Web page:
The Confucius Institute U.S. Center (CIUS Center) held its first national gala on Sept 24 in Washington to honor the achievements of 10 individuals from Confucius Institute (CI) communities across America.
The Confucius Institute, established by the Chinese Ministry of Education in foreign countries, something similar to the UK's British Council or Germany's Goethe Institute, promotes Chinese language and cultural learning worldwide.
"Never have I found myself surrounded by people who I couldn't verbally understand, but wholeheartedly felt a connection towards," said honoree David Cole, a senior at the University of Kentucky, who was sent by the university's Confucius Institute to three Chinese cities as part of a study program.
Jonathan Marek, a senior at Whitney M. Young Magnet High School in Chicago, who has studied Chinese since third grade, said that "living in China--eating the foods, walking the streets, watching the shows, and seeing the people--gave me a new perspective on learning the language".
Marek spent a month in Hangzhou, the host city for the recent G20 Summit, through a program hosted by the Confucius Institute in Chicago and Wanxiang America, the U.S. subsidiary of a leading Chinese auto-parts maker.
"Cultural understanding is key for a successful partnership," said keynote speaker C.D. Mote, president of the U.S. National Academy of Engineering. When Mote was the president of University of Maryland at College Park, he spearheaded the CI initiative with the Chinese Ministry of Education and helped to establish the first Confucius Institute at the university in 2004.
Mote stressed that achieving sustainability of the CI program requires support and effective communication among the Confucius Institute headquarters in China, Confucius Institute in each university, and the greater community around that institute.
"We need to learn how to work better together, and the Confucius Institute community is where it starts," said Morgan Jones, chief operating officer of the U.S.-China Strong Foundation, a non-profit organization first established by the U.S. State Department to send American students to study aboard in China. Jones was a Chinese-language radio show host for three years and met his Chinese wife while living in China.
Tony Cully-Foster, president and CEO of the World Affairs Council in Washington, calls U.S.-China relations the most important in the 21st century and defines Confucius Institute as a truly global education initiative.
"Mutual respect for individual differences is at the heart of democracy and understanding," he said.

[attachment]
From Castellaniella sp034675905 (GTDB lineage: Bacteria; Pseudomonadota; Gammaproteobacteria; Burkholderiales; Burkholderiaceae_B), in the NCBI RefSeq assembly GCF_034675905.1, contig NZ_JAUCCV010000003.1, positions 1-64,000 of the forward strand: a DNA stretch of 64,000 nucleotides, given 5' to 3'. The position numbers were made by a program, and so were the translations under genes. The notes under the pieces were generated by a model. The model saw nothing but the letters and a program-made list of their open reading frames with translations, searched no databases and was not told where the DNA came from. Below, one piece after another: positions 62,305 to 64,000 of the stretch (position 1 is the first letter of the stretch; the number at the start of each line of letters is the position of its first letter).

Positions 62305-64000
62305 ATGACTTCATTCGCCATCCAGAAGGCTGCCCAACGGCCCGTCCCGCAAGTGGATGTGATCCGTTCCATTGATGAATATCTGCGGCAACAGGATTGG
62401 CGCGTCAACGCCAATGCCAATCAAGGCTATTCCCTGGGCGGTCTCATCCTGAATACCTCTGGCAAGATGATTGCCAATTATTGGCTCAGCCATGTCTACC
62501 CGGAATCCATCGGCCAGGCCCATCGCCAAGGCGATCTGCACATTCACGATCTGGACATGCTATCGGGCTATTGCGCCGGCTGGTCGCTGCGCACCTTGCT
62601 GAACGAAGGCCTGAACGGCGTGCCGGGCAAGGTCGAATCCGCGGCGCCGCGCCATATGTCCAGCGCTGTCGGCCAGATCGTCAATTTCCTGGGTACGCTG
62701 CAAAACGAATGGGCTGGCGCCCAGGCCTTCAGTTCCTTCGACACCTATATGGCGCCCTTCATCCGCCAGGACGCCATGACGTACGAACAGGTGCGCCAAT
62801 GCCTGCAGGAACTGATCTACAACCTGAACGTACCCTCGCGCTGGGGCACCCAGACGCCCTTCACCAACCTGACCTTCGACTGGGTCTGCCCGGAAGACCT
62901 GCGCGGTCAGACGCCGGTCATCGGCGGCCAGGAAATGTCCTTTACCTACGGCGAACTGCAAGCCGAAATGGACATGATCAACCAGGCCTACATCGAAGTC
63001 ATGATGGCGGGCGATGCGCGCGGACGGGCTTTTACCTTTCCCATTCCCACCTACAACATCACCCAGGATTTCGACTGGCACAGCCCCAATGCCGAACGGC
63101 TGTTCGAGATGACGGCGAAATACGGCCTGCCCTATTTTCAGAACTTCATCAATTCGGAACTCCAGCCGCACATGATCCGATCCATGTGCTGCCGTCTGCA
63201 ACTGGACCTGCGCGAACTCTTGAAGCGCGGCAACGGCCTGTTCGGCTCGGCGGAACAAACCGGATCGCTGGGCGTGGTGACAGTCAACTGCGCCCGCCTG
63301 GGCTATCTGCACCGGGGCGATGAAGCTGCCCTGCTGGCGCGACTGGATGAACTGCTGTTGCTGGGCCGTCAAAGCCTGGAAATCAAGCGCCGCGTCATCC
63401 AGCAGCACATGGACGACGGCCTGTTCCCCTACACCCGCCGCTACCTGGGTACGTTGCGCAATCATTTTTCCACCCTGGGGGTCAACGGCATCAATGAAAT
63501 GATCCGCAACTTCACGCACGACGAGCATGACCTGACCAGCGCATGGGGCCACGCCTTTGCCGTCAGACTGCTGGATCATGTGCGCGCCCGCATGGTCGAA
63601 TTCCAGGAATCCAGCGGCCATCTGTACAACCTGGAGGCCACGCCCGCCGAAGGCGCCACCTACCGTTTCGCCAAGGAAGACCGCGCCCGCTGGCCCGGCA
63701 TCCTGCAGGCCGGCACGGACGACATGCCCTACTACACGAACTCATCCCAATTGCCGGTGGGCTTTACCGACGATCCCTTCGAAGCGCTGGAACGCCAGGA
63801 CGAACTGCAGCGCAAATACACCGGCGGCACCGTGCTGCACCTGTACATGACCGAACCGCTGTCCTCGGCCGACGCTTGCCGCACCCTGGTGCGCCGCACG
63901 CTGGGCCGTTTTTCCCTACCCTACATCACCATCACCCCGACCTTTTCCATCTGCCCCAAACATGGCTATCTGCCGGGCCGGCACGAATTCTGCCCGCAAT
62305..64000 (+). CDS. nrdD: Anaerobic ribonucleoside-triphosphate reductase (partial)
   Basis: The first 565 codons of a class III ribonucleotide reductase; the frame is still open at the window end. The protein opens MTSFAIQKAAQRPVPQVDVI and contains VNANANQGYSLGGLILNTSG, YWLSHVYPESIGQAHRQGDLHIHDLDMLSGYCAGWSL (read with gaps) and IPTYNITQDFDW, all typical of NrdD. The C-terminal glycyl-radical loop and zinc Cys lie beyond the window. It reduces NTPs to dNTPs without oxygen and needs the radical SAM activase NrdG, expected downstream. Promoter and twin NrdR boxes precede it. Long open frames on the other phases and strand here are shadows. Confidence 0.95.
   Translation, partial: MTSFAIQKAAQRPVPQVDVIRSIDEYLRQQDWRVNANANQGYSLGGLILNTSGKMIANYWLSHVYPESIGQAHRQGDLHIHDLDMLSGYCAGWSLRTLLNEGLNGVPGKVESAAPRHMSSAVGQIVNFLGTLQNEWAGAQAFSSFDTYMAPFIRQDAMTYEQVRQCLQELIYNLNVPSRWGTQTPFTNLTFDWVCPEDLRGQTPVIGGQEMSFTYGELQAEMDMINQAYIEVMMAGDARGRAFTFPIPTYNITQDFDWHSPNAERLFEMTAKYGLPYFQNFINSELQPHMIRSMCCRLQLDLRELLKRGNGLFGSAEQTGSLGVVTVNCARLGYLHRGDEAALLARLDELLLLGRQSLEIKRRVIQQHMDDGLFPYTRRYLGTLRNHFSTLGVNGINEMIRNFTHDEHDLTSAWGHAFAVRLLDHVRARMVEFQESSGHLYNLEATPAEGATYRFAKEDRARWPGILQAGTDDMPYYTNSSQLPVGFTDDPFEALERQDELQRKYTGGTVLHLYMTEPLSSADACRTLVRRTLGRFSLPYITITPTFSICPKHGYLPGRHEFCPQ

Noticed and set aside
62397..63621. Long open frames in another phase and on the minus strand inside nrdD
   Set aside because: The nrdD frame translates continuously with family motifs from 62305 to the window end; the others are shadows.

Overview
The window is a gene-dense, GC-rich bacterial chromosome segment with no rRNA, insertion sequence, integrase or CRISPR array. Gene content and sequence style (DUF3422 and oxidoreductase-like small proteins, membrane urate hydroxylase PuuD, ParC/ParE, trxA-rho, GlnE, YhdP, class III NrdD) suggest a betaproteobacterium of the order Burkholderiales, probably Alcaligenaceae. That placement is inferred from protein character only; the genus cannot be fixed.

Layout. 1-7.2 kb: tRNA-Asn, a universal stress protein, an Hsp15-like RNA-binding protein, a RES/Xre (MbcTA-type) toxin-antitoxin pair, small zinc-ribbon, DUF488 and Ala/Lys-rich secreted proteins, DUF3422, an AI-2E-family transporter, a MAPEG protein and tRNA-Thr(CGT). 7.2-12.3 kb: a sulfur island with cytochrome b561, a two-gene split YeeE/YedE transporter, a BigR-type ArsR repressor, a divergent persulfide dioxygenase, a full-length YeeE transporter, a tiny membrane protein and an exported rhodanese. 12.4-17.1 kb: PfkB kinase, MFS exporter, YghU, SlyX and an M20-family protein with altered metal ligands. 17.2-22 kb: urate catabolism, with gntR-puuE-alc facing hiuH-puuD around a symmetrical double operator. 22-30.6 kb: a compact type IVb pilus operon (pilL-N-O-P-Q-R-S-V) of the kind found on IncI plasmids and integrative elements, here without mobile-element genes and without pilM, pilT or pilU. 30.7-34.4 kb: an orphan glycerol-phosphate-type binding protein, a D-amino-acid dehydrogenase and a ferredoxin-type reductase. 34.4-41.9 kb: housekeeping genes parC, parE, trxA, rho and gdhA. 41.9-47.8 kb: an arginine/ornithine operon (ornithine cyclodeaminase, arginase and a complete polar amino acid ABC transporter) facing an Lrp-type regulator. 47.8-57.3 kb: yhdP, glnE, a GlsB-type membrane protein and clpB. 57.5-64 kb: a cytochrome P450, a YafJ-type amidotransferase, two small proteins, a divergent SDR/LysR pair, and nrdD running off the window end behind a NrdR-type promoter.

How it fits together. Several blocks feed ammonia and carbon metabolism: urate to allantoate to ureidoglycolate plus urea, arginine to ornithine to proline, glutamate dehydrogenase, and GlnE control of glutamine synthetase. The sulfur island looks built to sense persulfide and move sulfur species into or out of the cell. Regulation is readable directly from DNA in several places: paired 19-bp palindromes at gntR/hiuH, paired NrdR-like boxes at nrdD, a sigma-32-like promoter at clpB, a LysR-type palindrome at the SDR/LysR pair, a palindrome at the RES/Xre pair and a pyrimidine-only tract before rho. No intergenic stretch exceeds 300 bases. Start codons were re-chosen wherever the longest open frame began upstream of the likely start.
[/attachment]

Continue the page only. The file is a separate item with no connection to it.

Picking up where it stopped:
Timothy Brown, a 12-year-old from Silver Spring, Maryland, is the youngest among the 10 students honored. His keynote speech at the gala received a standing ovation.
Brown first became interested in Chinese culture when he began taking martial arts classes. He currently attends Chinese classes offered by the Confucius Institute at the University of Maryland, where he also actively participates in extracurricular activities such as language competitions, kung fu, and Chinese music (he sings in Chinese).
"We're very thankful for the Confucius Institute. As one of the most spoken languages in the world, Chinese is important, and with globalization, there's a reason why we should prepare those responsible for the next generation," said one of Brown's family members, who occupied almost one table.
Although Brown has not settled with what he wants to do with his ability in Chinese language and culture, some awardees already made up their minds, including Jenifer Guevara from Texas Southern University.
"I want to teach kids Chinese," said Guevara. She noticed there are Chinese immersion programs being established in elementary schools around Houston and wants to be part of the first group of instructors.
"When you see the power of learning Chinese language and culture and the rich world that opened up for these young people, you know the education is truly the magic that can change one's life," said Gao Qing, the executive director of CIU.S., who calls the gala award the People-to-People Exchange Award.
The other six awardees are Sabrina Tran from Enloe High School in North Carolina, Rachel Lietzow from the University of Kentucky, Olivia O'Dwyer from Archmere Academy in Delaware, Monica Rhodes from Texas Southern University, Deja Watkins from George Mason University, and Dennis Delehanty, the director of postal affairs at the U.S. State Department.